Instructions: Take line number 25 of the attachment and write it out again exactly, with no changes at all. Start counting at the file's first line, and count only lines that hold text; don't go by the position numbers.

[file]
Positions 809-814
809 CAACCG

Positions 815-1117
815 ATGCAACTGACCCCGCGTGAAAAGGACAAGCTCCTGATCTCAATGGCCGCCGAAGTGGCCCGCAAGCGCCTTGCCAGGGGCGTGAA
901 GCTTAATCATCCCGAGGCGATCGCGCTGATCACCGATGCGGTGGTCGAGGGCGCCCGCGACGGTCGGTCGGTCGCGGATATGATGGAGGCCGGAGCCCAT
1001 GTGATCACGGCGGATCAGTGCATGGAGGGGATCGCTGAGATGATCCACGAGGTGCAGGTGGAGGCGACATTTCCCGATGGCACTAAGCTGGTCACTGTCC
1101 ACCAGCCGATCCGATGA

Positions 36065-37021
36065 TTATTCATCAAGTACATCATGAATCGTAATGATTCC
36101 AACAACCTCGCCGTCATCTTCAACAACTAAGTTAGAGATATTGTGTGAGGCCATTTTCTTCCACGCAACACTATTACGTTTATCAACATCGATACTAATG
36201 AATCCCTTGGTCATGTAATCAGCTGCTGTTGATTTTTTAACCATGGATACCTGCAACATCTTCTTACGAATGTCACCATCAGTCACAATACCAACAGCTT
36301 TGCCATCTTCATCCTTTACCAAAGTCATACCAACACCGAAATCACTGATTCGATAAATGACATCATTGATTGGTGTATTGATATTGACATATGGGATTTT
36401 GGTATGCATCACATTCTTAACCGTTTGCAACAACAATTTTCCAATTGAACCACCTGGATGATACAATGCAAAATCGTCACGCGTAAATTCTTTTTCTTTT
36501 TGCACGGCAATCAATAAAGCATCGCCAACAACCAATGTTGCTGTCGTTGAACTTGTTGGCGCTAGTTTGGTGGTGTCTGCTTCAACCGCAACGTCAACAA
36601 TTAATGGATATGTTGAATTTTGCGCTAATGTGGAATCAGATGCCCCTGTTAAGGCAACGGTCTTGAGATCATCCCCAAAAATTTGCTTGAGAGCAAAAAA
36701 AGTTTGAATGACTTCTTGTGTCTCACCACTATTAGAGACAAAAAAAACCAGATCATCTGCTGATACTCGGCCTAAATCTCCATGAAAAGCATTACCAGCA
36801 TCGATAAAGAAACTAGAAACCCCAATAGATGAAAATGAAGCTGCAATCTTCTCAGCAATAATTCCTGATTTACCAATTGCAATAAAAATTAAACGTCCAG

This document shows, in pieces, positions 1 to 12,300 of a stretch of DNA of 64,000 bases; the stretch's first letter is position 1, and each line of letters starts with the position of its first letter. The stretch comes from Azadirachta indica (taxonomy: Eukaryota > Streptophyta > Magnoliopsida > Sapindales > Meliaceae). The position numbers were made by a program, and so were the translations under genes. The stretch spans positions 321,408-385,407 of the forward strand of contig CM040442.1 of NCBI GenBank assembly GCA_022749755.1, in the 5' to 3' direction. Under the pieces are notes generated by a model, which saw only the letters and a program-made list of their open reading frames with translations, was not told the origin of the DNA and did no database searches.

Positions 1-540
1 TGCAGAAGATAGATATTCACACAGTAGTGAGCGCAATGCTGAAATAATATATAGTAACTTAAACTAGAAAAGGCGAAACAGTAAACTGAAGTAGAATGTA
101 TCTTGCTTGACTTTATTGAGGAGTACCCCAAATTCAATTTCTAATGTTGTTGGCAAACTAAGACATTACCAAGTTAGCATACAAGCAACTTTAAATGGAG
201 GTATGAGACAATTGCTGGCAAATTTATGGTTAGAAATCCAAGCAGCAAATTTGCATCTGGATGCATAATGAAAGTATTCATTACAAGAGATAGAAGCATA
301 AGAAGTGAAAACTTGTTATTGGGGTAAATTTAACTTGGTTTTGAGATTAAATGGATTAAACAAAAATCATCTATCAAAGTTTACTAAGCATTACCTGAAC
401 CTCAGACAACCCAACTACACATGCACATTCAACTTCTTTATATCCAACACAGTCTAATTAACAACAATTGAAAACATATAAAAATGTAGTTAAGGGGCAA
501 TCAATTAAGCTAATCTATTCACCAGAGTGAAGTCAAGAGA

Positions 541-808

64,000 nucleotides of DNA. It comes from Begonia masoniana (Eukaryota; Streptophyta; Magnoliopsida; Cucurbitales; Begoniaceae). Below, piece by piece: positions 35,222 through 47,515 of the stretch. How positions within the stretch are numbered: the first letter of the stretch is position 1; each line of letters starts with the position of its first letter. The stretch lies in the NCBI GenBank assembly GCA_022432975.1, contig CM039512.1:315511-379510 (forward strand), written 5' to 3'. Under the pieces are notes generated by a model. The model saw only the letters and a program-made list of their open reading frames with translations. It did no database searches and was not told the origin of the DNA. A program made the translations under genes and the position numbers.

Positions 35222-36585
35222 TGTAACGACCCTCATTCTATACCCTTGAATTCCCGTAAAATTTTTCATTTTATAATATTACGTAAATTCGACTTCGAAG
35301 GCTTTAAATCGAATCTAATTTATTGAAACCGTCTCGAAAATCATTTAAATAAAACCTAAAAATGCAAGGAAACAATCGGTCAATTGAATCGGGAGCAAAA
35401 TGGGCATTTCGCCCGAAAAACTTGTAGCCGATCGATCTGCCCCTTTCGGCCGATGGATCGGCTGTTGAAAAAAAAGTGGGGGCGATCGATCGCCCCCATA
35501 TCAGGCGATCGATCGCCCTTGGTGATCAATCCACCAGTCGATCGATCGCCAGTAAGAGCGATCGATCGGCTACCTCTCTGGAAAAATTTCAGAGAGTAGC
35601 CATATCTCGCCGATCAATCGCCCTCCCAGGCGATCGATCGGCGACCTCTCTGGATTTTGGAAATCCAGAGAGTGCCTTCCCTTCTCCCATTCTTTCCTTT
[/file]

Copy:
501 TCAATTAAGCTAATCTATTCACCAGAGTGAAGTCAAGAGA